This morning hundreds of kids across the Kansas City metro area walked to school as part of International Walk to School Day. Why is this such a big deal? The percentage of kids who live within one mile of their school and walk or bike to school has plummeted from 89% in 1969 to 35% in 2009.
The two biggest reasons parents are concerned about letting their kids walk and bike to school are distance to school and traffic-related dangers. And for good reason. The leading cause of unintentional, injury-related deaths among kids in 2015 was motor vehicle traffic.
But there are a lot of benefits to walking and biking to school. Kids get to be physically active, create healthy habits, foster a sense of responsibility and community as well as reduce air pollution from cars. Programs like Safe Routes to School encourage kids to walk and bike to school and try to make it safer where it’s unsafe.
Complete Streets is one way to make streets safer. Complete Streets policies set standards so streets are designed to be safe and accessible for people of all ages and abilities. This includes pedestrians, cyclists, transit riders and people with disabilities, not just cars. Depending on the area, a complete street might have sidewalks, crosswalks, pedestrian signals, bike lanes, medians, curb extensions or speed humps.
KC Healthy Kids has partnered with the American Heart Association and BikeWalkKC to make sure every street in Kansas City, Missouri is a safe route for our kids by advocating for a Complete Streets policy. Let your elected officials know you support Complete Streets.
Whether you are walking kids to the bus stop, biking around the neighborhood or pushing a stroller to the park, Complete Streets are designed to keep you safe and comfortable along the way. Speak out for Complete Streets today!
Images: Google Maps
When asked what a grocery store meant to him, one Kansas City, Missouri resident said this:
“It is a place to get fresh produce, meat and dairy. [The grocery store] has affordable food choices and is geographically accessible; it should be within walking distance or on a bus line.”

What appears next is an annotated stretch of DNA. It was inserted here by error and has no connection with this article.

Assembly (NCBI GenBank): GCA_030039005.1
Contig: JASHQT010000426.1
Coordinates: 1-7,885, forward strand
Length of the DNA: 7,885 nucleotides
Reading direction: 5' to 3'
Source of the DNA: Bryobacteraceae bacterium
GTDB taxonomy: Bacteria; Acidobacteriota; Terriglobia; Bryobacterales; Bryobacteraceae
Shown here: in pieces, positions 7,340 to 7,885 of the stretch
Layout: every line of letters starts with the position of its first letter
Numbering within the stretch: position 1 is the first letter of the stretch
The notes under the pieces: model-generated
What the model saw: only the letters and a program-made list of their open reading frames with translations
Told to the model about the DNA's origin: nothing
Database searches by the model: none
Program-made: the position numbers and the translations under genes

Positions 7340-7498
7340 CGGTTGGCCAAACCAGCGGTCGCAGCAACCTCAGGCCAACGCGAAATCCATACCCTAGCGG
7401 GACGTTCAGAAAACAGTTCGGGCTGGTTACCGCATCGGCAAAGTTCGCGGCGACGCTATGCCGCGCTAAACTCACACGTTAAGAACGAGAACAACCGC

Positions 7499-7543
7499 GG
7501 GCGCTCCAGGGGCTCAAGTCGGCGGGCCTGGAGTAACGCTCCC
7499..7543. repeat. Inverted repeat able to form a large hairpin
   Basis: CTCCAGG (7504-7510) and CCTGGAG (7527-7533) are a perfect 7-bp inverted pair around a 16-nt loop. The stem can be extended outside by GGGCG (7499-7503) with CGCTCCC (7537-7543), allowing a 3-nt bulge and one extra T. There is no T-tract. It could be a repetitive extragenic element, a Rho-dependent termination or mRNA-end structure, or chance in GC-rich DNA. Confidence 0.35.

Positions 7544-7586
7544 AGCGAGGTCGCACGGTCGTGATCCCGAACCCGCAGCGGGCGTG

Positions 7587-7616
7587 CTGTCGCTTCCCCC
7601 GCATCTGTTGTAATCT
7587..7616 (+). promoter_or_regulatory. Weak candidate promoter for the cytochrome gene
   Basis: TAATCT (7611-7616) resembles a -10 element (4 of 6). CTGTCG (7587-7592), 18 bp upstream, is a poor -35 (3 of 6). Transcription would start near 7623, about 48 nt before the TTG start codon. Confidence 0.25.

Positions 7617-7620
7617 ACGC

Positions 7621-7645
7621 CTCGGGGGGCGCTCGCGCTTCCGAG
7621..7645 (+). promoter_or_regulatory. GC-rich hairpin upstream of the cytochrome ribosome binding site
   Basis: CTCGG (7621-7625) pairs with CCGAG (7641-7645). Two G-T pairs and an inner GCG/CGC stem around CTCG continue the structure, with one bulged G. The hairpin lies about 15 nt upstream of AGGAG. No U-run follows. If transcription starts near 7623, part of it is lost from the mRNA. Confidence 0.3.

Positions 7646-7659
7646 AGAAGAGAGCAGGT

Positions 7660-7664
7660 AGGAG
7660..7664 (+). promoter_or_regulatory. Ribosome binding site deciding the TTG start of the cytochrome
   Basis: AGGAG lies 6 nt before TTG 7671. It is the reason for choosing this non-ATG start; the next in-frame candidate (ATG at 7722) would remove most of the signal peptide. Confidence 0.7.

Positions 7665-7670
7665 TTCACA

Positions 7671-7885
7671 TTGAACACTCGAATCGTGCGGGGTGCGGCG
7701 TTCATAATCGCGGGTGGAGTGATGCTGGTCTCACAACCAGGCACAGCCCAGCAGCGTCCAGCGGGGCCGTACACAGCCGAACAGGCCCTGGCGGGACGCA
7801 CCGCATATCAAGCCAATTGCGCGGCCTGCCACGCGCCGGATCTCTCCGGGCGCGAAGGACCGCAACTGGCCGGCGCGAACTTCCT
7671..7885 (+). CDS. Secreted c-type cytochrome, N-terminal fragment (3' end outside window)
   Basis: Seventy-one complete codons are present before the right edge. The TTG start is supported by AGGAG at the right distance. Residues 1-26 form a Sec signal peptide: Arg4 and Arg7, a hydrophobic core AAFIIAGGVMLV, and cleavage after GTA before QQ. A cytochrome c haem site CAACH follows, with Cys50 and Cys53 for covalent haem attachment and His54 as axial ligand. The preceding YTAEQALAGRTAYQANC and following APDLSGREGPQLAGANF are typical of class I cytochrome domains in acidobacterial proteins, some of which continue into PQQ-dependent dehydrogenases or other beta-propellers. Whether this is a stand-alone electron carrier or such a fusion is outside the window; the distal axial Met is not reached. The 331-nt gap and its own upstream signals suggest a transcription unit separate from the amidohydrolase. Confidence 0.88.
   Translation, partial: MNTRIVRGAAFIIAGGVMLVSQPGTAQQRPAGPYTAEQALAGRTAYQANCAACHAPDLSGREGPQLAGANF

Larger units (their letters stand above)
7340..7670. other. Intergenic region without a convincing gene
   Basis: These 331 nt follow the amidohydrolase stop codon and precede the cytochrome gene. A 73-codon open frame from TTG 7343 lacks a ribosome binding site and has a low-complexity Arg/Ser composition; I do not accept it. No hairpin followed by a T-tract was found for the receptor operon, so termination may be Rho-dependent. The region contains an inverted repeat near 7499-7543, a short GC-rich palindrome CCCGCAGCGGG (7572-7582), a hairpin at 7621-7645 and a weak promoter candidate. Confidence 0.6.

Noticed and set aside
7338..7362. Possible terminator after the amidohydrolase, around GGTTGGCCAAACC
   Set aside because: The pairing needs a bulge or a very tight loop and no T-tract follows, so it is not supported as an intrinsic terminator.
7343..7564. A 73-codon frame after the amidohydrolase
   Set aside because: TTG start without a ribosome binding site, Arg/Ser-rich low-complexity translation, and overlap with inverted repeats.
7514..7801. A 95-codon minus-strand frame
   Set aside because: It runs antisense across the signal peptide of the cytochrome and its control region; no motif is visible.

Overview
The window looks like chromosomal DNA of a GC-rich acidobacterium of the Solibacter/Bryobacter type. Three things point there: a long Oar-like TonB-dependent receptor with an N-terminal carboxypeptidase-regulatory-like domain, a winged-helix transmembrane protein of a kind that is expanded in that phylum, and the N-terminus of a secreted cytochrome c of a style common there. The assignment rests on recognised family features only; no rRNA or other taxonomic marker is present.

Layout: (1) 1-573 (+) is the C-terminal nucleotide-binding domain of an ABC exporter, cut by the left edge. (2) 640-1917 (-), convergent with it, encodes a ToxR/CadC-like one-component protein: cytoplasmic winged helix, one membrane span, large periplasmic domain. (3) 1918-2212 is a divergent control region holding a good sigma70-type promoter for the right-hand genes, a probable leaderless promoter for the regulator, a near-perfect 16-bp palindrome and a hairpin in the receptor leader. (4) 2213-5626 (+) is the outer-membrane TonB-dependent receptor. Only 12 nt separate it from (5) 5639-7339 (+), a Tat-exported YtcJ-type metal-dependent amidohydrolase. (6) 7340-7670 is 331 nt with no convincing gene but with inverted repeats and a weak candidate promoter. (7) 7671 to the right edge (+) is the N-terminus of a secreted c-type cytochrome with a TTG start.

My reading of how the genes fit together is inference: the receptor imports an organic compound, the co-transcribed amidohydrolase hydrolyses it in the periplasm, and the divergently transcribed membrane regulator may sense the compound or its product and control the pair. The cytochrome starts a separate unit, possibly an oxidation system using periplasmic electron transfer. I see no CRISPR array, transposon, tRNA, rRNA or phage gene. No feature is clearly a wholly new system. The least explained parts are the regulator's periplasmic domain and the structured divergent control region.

If you’ve ever used a public school’s playground on the weekend, you already understand what “community use” means. This term is incredibly important when it comes to promoting healthy lifestyles for kids.
In some towns it’s hard for people to find places to be active. Those without cars can’t easily get to a walking path or bike path or a nature trail. Instead they must use what is already nearby.
This is why school parking lots are home to farmers markets and school gymnasiums and playgrounds often are opened for community events.
“Community use” refers to a formal agreement between separate entities, often a school district and a city or county, to share access to one’s property, like a gymnasium or playground.
KC Healthy Kids is currently helping policy makers explore ways to bolster community use, especially in schools, which are considered anchors in their neighborhoods.
The policies “we are working on now highlight how allowing community use of school property is a benefit to community health and school property,” says Leslie Wilson, policy assistant at KC Healthy Kids.
Over the years, many states have required that public schools also be centers that allow for people – children – to play. One state, Alabama, established policies to encourage greater community involvement in the public schools and greater community use of public school in part by assuring “maximum use of public school facilities by the citizens of each community in this state.”
The idea behind this is that even when neighborhoods have faulty sidewalks or abandoned and dangerous properties, schools can provide a safe place to play.
In Kansas City, Border Star and Rosedale are examples of local schools with community use policies.
Border Star Montessori School is home to the Brookside Farmers Market, which is held in the parking lot on Saturdays from mid-April through November. On these mornings local growers and artisans offer their products to people who come to buy fresh produce and local goods.
Also, Border Star’s playground is open to the public outside of school hours. This allows neighborhood kids a place to get out some energy.
Other communities must be creative when it comes to finding places that might serve as a spot for a farmers market or an area that allows people to get in some physical movement.
In Rosedale, in KCK, the farmers market is held at a local bank. Because the suburb doesn’t have a parks and recreation department, this community partnership allows local growers to sell and provide fresh and seasonal vegetables.